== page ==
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Compliance Responsibilities with Employee Benefit Plans

Internal Revenue Code and ERISA Rules

If you’ve ever had access through your job to a 401(k) plan, or a pension plan, or have had medical coverage under a group health plan, then you know these are great benefits, but what you might not know, (or might not fully recognize), is the degree to which federal law imposes significant compliance responsibilities on the employer for having these benefits.

These include a large set of very technical rules under the IRC, which exist primarily because of the major tax advantages that these benefit plans offer to both the employer and the employee.

In addition, there are numerous safeguards and protections for employees under ERISA, including fiduciary duties imposed on the persons who are responsible for running the plans.

Specifically, ERISA requires a plan fiduciary to act prudently, loyally, solely in the best interests of the plan and its participants, and in accordance with the plan’s governing documents.

Also, a fiduciary can’t have the plan enter into what’s known as a non-exempt prohibited transaction. And an example of this might be borrowing money from the plan for company purposes, or causing the plan to pay unreasonably high fees for its investments or for the services it receives.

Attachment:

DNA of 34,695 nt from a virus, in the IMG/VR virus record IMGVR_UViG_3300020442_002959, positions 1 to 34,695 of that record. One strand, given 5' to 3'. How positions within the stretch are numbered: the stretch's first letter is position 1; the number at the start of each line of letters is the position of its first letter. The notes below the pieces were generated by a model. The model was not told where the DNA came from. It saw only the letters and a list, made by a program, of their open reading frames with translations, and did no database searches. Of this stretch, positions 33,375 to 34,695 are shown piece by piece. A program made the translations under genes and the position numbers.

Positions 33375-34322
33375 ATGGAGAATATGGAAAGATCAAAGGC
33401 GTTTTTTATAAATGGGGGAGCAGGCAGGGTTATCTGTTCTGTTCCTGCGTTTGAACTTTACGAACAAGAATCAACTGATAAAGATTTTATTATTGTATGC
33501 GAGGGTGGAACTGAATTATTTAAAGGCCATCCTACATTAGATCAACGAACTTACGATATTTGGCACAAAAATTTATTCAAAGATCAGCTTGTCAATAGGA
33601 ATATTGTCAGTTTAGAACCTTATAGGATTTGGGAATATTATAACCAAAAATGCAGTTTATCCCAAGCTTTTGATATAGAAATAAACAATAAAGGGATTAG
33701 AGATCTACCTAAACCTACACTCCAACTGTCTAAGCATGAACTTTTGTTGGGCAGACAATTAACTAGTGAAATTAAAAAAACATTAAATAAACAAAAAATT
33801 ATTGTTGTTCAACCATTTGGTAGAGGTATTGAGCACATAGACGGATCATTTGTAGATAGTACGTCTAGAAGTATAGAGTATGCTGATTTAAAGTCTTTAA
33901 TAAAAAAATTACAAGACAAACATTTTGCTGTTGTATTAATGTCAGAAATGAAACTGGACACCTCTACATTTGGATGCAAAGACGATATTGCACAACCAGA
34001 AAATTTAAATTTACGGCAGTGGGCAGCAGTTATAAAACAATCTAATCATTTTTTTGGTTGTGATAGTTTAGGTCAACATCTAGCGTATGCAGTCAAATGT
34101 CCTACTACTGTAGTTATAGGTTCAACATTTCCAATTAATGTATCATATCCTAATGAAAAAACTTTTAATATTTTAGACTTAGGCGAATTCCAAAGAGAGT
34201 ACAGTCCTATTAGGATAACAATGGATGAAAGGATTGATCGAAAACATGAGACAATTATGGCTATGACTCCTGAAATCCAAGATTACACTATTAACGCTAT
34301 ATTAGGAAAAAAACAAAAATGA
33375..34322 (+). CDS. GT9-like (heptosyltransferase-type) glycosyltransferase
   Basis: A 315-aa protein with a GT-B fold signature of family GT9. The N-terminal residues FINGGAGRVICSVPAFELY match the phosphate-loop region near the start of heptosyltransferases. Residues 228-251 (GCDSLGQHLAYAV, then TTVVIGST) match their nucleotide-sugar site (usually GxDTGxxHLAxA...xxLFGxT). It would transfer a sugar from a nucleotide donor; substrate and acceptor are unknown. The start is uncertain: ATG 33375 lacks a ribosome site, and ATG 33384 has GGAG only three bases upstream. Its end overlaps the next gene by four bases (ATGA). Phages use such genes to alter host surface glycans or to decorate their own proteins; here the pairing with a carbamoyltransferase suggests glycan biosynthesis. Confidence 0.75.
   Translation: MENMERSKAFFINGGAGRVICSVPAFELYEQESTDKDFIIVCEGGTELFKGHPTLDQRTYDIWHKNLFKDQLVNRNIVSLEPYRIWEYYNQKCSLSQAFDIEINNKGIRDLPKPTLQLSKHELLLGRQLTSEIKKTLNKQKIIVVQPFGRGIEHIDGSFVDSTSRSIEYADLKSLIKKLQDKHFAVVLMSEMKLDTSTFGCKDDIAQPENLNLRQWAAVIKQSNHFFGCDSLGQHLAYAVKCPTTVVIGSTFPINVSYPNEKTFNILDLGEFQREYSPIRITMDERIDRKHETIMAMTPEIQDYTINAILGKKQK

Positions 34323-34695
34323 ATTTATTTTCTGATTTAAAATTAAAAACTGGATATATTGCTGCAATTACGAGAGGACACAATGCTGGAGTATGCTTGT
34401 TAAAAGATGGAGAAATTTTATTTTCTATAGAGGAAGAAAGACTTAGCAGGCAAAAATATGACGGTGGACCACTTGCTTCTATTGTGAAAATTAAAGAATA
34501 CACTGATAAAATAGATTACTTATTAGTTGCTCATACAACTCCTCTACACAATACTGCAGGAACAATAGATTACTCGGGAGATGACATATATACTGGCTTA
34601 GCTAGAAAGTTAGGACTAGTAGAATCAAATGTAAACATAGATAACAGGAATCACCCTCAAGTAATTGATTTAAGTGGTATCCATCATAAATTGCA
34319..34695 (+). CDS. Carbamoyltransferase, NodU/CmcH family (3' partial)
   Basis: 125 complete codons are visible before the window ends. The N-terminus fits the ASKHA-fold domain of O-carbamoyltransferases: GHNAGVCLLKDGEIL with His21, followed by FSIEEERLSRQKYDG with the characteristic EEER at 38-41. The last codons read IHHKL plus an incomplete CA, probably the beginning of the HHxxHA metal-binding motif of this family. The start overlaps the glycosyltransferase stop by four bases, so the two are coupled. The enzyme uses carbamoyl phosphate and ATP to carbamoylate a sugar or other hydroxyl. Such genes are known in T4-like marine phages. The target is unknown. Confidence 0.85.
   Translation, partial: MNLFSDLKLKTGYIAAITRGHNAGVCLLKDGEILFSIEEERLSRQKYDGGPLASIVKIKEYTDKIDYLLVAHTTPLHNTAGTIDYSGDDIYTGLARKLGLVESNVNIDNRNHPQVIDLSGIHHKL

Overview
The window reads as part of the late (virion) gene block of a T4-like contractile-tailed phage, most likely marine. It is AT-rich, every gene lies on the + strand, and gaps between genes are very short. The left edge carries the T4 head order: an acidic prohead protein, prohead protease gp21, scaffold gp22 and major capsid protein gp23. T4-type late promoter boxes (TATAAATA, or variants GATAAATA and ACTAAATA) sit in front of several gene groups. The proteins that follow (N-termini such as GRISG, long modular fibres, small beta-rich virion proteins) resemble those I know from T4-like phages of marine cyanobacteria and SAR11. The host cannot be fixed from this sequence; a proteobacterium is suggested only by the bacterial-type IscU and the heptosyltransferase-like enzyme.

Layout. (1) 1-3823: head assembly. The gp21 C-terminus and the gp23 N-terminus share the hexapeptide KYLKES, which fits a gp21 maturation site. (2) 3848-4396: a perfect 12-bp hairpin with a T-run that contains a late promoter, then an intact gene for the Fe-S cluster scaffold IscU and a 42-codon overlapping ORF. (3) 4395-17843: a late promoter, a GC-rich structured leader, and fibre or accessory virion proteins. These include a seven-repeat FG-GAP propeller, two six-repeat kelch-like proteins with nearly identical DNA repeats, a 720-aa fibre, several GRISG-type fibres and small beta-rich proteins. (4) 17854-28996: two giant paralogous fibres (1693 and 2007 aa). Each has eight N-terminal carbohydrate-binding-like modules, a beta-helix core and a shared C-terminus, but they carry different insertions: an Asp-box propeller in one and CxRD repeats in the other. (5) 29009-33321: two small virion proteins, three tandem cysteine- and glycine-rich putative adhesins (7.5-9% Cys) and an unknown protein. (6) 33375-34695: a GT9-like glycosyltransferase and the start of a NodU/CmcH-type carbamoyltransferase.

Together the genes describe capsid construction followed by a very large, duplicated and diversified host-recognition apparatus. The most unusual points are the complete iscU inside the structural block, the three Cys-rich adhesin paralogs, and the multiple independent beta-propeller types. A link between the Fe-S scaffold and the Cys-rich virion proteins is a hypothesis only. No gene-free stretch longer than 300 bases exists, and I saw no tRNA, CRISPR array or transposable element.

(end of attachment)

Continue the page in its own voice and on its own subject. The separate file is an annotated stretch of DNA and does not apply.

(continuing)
Know Your Role

Whether you’re the founder of a fast-growing startup that’s thinking for the first time about setting up benefit plans to help retain and motivate your growing workforce, or whether you are a newly appointed officer or HR professional in a mature company, it’s important that you at least have a basic understanding of these responsibilities so that you can be better equipped to carry them out and manage the risks that come with them.

Who is a Fiduciary?

We’ve touched on the basic fiduciary duties under ERISA – that is, to act prudently, loyally, solely in the best interest of the plan and its participants, and in accordance with the plan’s governing documents.  So the question is, who is a fiduciary?

You might be a fiduciary even though you aren’t officially appointed or designated as a fiduciary in a document. 

Generally speaking, if you have any discretionary authority or control over the administration or management of the plan, or its assets, then you likely are a fiduciary to that plan.  

Managing Fiduciary Responsibilities

Some of the basics for managing your fiduciary responsibilities include:

  • Establishing a sound governance structure for your plans-such as appointing a committee that meets regularly and carefully documents its decisions and actions.
  • In addition, it’s important to be smart about hiring the right service providers. For example, for your retirement plans, you will need a recordkeeper, custodian, an investment advisor, and possibly an auditor. Fortunately, most of the fees for these services can be paid from plan assets, so long as the fees are reasonable.
  • Also, you must be vigilant regarding the operation of the plan. Mistakes will happen. Once discovered, it’s important not to ignore them or delay in addressing them. Instead, seek professional help on how best to correct the mistake.

These are just a few basic tips. For more information, please don’t hesitate to contact us.







Porter, Mary L.

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